- The Washington Times - Friday, April 23, 2010


This past Easter weekend, the Protestant Archbishop of Canterbury, Rowan Williams, stated in a BBC interview that the Catholic Church in Ireland is “losing all credibility” because of clergy sexual abuse scandals and the hierarchy’s poor response to past cases. Such a blunt remark from the normally diplomatic head of the Anglican Communion may seem out of character, especially during this ecumenically sensitive age. Yet the fact remains that insofar as public perception is concerned, Archbishop Williams is correct. However, his statement is limited in time and substance.

The Catholic Church’s credibility cannot be judged on the actions of its members, whether they be its hierarchy, lower clergy or laity. If that were the case, Catholics would be justified in seeking spiritual sustenance elsewhere. The fact is, however, that the church has always admitted that her ranks comprise both saints and sinners. Because of this, the church is always in need of reform, or as the Latin Proverb has it, “Ecclesia semper reformanda.” History is replete with examples of church councils, local and worldwide, that were called to address theological error and moral turpitude. The far-reaching Council of Trent (1545-63), for example, was a direct response to challenges posed by the Protestant Reformation. Some Protestant claims of abuse were legitimate, many weren’t, but all of them were addressed by the Council.

The church’s credibility rests on three tenets central to her ecclesiology. First, that the Catholic Church is the true church founded by Christ; second, that the church is indefectible; and third, that despite the sinfulness of her ministers, the sacraments they administer are always valid.

Catholics believe that the deposit of faith, handed down by Christ to the apostles, fully subsists in the Catholic Church. These teachings are the truths concerning God, salvation through Christ and the church’s possession of all the divine aids willed to it by Christ to help humans achieve eternal life.

Because of human proneness to error, the church has been given the grace of “indefectibility.” This is an assurance that despite human weakness, the church will never stray from divinely revealed truth. Pope Benedict XVI recognized the importance of this dogmatic inerrancy when, as Cardinal Joseph Ratzinger, head of the Congregation for the Doctrine of the Faith, he was asked on Bavarian television in 1997 if the Holy Spirit is responsible for who gets elected pope, and this was his response, “I would not say so, in the sense that the Holy Spirit picks out the pope. … There are too many instances of popes the Holy Spirit would obviously not have picked.” In a 2002 interview, he said “that God entrusts himself to such fragile vessels … he still has to support the church himself again and again through these very tools that have proved unsuitable. It is a consolation, on the one hand, that the Lord is stronger than the sins of men.”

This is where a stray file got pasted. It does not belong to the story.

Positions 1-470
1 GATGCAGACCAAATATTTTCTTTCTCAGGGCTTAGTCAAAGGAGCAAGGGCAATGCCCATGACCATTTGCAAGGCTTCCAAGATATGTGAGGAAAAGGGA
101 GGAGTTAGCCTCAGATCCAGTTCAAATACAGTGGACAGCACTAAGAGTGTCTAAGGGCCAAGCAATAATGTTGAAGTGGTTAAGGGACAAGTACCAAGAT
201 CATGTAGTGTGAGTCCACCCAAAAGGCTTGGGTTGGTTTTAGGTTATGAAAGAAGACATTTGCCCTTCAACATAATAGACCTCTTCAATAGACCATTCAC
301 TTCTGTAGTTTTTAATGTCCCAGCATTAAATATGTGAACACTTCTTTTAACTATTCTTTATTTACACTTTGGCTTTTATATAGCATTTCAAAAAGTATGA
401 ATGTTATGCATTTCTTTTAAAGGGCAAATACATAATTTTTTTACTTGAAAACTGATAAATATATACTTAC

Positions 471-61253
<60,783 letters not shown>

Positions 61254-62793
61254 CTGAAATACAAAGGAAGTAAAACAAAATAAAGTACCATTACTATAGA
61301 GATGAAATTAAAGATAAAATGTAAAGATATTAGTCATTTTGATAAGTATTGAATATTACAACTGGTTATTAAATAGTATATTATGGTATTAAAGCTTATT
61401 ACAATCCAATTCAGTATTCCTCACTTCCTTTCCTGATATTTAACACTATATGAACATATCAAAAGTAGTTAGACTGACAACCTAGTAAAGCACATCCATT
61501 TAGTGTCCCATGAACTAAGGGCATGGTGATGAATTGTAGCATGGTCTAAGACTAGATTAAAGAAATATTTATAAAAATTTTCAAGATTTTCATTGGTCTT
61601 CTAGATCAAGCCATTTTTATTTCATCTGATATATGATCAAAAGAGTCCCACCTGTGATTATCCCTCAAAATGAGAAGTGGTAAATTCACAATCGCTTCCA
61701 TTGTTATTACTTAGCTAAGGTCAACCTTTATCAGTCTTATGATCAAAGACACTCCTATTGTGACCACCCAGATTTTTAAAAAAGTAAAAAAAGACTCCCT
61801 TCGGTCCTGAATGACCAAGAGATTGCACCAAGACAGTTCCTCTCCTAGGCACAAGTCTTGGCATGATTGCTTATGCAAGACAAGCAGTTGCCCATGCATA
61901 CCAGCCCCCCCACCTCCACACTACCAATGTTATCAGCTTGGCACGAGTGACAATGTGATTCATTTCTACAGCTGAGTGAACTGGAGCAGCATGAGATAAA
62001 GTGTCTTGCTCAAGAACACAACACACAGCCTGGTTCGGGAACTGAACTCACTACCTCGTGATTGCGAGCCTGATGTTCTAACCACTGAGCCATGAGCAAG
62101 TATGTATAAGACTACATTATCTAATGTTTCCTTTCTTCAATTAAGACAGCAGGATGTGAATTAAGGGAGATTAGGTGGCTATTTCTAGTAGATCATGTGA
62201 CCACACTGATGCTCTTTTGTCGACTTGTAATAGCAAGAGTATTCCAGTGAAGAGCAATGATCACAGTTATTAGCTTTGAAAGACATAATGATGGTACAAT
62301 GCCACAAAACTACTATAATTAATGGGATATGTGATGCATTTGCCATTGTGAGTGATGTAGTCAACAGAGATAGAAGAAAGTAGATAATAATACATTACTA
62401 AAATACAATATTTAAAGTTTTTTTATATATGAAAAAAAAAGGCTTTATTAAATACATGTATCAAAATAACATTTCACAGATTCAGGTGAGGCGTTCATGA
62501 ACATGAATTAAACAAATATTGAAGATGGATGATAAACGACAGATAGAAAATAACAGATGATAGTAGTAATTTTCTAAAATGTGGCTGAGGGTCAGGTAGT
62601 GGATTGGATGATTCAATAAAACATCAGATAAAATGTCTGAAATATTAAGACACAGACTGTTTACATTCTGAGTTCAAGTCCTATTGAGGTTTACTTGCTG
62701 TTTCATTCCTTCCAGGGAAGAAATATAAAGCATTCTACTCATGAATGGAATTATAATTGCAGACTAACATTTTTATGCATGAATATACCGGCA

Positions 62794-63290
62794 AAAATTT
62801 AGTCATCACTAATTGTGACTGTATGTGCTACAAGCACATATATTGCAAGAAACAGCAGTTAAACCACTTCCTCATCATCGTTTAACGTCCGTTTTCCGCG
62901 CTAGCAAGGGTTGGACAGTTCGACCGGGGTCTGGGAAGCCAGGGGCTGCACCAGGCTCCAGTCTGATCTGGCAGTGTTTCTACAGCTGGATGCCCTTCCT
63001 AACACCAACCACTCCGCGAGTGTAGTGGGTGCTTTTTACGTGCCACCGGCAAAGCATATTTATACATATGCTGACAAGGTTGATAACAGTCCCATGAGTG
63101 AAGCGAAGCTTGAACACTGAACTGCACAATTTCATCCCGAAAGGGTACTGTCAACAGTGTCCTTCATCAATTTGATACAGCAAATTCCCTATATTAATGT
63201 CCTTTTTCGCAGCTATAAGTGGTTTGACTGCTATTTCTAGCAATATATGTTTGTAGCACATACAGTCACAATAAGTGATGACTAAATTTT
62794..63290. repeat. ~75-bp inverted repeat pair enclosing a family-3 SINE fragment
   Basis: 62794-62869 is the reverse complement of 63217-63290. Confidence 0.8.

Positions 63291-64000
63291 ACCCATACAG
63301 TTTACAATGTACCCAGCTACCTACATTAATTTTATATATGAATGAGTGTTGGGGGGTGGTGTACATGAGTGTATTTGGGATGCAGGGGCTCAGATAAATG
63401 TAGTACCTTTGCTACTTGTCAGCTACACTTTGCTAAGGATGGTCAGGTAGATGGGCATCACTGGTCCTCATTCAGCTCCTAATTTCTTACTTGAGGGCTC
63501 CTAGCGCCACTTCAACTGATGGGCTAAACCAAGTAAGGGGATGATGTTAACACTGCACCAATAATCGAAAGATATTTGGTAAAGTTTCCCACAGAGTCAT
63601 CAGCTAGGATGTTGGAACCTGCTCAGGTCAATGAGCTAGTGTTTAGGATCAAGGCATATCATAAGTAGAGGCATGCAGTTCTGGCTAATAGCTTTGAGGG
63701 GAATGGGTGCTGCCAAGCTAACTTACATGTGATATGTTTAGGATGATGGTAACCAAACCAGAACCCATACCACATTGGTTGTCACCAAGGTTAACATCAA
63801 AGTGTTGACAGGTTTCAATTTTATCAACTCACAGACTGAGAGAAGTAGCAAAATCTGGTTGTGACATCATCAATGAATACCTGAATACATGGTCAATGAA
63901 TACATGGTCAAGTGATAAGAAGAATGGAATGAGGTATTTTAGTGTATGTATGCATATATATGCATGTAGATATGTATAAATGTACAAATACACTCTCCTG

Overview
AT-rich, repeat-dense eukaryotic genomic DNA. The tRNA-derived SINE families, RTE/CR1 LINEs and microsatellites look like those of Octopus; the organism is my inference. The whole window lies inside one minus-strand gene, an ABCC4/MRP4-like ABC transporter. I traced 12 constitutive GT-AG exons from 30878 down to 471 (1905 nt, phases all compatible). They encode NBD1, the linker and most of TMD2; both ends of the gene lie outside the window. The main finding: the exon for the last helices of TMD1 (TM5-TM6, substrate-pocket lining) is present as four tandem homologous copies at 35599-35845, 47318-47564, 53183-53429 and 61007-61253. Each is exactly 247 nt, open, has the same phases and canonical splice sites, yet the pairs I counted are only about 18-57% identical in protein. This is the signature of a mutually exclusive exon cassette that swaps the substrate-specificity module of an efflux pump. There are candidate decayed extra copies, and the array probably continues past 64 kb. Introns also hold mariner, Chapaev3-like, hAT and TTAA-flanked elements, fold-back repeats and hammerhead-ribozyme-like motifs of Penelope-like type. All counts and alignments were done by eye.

Indefectibility is not the same as the much-misunderstood Catholic teaching of papal infallibility, although infallibility is closely related to it. The charism of infallibility may be used by the pope only under certain circumstances when he speaks on matters of faith and morals. Such statements are circumscribed by what the church has always held to be Catholic doctrine found in Scripture and tradition. The pope, in other words, cannot create a new teaching based on a personal revelation or his own preference.

Finally, Catholic sacramental theology teaches that the sacraments are validly administered notwithstanding the worthiness of the minister. In other words, God’s grace is conveyed to His people through them as long as the proper form and matter are used for the ritual or, as its Latin theological expression puts it, “Ex opere operato.” In the case of the Eucharist, for example, the form consists of the proper words of consecration, and the matter is bread and wine. This teaching has always been a great relief for the faithful as well as for the clergy. What a sham sacramental actions would be if humans were the key to their efficacy!

Catholics believe that the above are the supernatural guarantees Jesus gave His church. It is because of faith in these guarantees that the church has survived two millennia and will persevere through this current crisis. This is why the Catholic Church always has been and remains fundamentally credible for Catholics in Ireland and throughout the world, why Catholics stay in the church and why the church will continue to be a viable force in society. After all, Jesus said to the nascent church before His ascension, “I will be with you always, even to the end of the world.”

Father Michael P. Orsi is chaplin and research fellow in law and religion at Ave Maria School of Law.

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